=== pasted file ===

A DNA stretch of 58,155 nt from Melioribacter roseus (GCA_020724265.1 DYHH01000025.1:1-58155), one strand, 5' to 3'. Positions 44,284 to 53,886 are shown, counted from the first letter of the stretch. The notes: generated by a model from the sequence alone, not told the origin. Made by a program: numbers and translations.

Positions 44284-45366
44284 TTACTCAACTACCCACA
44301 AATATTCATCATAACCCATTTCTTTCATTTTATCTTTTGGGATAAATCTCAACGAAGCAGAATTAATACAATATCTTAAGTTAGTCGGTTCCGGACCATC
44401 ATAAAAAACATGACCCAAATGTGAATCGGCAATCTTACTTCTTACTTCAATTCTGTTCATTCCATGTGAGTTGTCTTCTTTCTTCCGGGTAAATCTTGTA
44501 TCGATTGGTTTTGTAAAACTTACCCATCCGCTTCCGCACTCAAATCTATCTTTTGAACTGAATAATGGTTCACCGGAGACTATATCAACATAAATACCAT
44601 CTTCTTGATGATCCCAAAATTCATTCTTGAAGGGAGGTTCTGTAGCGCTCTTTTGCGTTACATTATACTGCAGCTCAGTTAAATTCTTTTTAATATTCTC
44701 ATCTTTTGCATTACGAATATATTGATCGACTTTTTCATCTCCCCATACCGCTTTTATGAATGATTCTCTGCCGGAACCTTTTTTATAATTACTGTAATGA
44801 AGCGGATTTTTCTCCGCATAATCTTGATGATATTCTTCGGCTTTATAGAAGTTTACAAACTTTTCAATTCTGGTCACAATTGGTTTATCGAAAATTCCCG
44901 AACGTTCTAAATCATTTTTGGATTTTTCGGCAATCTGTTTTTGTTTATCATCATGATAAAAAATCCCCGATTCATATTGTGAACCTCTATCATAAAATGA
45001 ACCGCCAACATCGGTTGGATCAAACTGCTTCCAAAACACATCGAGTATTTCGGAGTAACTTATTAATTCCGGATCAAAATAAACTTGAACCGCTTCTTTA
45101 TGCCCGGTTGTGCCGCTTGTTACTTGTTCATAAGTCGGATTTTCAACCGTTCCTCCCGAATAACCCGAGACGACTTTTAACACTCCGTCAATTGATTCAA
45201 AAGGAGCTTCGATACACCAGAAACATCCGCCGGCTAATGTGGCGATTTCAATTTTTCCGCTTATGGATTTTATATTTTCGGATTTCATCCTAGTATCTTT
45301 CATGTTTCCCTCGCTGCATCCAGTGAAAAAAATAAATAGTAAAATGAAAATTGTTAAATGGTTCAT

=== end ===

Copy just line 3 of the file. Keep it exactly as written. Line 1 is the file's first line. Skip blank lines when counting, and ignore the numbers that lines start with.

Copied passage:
44284 TTACTCAACTACCCACA